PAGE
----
And a truck matching the description of the one in the Glanz driveway, owned by Crawford's father, John Crawford, was sold shortly after the crime and shipped to Jamaica.
“They knew we were looking for that truck and so probably got rid of it,” Hewlett says. “The truck was registered to the father. The truck would not have been sold or gotten rid of … unless the father knew [of Crawford's crime].”
It was all circumstantial evidence, but it was solid stuff.
Then-Hanover County Commonwealth's Attorney Eddie Vaughan chose not to prosecute. Shortly after the Glanz killing, Crawford was nicked for the double abduction of Hanover sisters who, in a scene eerily familiar to the Glanz case, were bound — this time to a tree — in rope saturated in pesticide. Crawford, apparently feeling remorse for Glanz's death, wrapped the two in coats, one of which belonged to his brother.
He was later sentenced in that case to 50 years.
But when parole threatened to put Crawford, now 47, back on the street 20 years later, Hewlett went to work to bring justice to the boy he calls “little Alex.” He'd begun working the case in 2004, but Crawford's impending release added a renewed urgency.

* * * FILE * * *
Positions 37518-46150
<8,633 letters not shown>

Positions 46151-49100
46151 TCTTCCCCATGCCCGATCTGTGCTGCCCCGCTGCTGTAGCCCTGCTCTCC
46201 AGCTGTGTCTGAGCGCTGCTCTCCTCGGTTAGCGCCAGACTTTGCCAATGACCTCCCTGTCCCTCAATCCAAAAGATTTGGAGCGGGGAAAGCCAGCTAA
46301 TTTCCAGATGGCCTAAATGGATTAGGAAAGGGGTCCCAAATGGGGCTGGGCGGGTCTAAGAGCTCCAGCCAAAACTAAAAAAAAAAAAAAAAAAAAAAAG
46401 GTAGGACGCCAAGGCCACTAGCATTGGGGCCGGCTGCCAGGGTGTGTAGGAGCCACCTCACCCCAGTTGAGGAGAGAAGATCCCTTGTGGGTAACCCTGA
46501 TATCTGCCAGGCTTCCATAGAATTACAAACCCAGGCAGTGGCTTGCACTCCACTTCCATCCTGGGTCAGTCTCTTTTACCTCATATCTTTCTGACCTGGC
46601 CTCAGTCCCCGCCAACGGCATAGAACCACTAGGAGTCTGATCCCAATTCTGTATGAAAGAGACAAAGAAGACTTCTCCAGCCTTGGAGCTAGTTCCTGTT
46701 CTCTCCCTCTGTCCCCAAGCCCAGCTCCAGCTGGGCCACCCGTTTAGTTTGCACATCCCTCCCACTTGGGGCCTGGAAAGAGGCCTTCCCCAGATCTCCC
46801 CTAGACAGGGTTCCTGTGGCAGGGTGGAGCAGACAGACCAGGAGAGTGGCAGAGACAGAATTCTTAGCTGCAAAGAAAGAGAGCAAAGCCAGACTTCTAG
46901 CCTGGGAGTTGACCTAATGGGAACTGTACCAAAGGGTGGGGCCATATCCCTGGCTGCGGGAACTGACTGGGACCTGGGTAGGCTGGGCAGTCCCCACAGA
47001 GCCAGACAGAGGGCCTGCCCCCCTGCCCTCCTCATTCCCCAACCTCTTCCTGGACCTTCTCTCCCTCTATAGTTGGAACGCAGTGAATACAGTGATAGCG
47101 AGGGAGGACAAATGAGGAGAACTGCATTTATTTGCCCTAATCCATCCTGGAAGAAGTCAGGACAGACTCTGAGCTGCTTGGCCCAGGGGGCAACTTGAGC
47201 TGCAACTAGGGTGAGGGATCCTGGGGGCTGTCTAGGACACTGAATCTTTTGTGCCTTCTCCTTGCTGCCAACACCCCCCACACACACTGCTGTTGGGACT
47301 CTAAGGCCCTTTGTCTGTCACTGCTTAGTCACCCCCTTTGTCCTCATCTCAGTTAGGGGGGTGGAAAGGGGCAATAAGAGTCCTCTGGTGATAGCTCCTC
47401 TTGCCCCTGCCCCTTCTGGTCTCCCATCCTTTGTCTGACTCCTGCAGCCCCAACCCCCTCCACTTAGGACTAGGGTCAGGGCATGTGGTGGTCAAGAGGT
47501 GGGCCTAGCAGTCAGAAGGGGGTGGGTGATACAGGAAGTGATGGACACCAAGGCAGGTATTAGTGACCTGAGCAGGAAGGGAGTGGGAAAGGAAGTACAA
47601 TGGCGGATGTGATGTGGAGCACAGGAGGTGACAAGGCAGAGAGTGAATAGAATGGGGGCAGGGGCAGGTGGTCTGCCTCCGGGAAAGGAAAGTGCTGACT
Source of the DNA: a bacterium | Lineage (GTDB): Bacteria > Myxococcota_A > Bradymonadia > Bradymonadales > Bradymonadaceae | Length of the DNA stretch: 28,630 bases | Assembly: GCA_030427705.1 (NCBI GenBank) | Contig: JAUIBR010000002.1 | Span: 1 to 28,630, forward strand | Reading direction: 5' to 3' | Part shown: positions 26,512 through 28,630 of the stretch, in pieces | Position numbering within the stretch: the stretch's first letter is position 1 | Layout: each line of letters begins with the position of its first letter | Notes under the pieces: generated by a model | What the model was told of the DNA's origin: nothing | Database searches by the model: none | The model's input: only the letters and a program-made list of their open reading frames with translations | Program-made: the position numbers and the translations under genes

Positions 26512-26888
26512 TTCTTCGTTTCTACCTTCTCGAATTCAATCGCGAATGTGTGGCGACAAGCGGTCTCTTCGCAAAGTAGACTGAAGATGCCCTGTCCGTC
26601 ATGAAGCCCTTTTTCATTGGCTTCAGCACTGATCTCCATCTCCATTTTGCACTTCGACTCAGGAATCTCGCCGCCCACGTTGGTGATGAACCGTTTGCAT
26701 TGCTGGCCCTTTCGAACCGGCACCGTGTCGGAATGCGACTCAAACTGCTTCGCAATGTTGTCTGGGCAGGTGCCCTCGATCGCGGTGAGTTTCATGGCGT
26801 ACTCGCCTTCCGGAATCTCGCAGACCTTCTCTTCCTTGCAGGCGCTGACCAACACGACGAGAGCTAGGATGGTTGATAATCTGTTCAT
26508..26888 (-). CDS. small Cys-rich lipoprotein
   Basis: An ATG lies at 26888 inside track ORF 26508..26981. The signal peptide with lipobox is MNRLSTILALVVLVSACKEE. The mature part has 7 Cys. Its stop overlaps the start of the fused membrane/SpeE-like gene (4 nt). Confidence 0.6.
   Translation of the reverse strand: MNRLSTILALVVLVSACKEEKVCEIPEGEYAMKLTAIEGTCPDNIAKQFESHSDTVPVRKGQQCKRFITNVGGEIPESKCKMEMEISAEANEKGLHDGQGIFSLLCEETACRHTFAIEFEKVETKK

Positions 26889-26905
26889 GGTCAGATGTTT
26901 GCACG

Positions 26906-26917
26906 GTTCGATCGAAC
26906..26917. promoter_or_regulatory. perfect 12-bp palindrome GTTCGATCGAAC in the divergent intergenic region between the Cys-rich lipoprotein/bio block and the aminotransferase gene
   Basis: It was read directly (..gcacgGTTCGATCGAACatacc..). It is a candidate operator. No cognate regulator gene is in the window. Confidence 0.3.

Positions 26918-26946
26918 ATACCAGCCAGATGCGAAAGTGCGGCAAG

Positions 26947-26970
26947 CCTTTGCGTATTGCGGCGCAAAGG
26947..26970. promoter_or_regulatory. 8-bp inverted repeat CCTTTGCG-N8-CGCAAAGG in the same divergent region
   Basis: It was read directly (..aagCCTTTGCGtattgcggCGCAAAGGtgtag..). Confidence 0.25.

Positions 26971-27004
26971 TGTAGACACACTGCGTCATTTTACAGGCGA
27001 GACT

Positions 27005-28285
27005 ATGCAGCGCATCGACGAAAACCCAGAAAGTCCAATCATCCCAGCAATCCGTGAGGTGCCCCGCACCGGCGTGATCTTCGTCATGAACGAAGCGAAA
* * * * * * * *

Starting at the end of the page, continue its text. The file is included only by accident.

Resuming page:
“The urgency was that we felt the case should have been prosecuted,” he says. “After talking to all the original investigators — they felt the case should have been prosecuted 28 years ago.”
Hewlett saw a chance to do justice for Alex, but also perhaps to prevent another tragedy. In addition to Alex and the sisters, there had been another victim.
“One of the things we had also after I got hold of the investigation four years ago that we didn't have back then was he had been acquitted for the sexual assault of a 5-year-old boy in Hanover,” Hewlett says of Crawford, noting that “because he was acquitted, we could not use that against him.”
After two mistrials during the past two years, a jury convicted Crawford on Dec. 4, 2008. The day Crawford finally faced justice for the murder and sexual assault of Alex Glanz, Hewlett says that the years of effort leading up to that final day had worn him down. He left town with his wife to spend time with friends, and to watch the soothing break of the Atlantic Ocean.
After the call from Gobble, Hewlett made dozens of his own calls, to witnesses, friends, former investigators on the case, to tell them the news: “I'm standing on a balcony looking out at that ocean — it was a tremendous pleasure to be able to say, ‘Guys, we got him.’”
Shortly after, Hewlett returned to work, to his desk at the Henrico Police Department's Parham Road headquarters. It was the end of a long patrol that began on a cold night 28 years earlier.
Looking up, he stared into the happy eyes of a mop-topped grinning boy. Alex's Highland Springs Elementary class photo had been taped above his desk for four years.
“On Tuesday [Dec. 9] I was able to take it down,” Hewlett says. “I took it down and I said, ‘Young man, you can rest in peace.’” S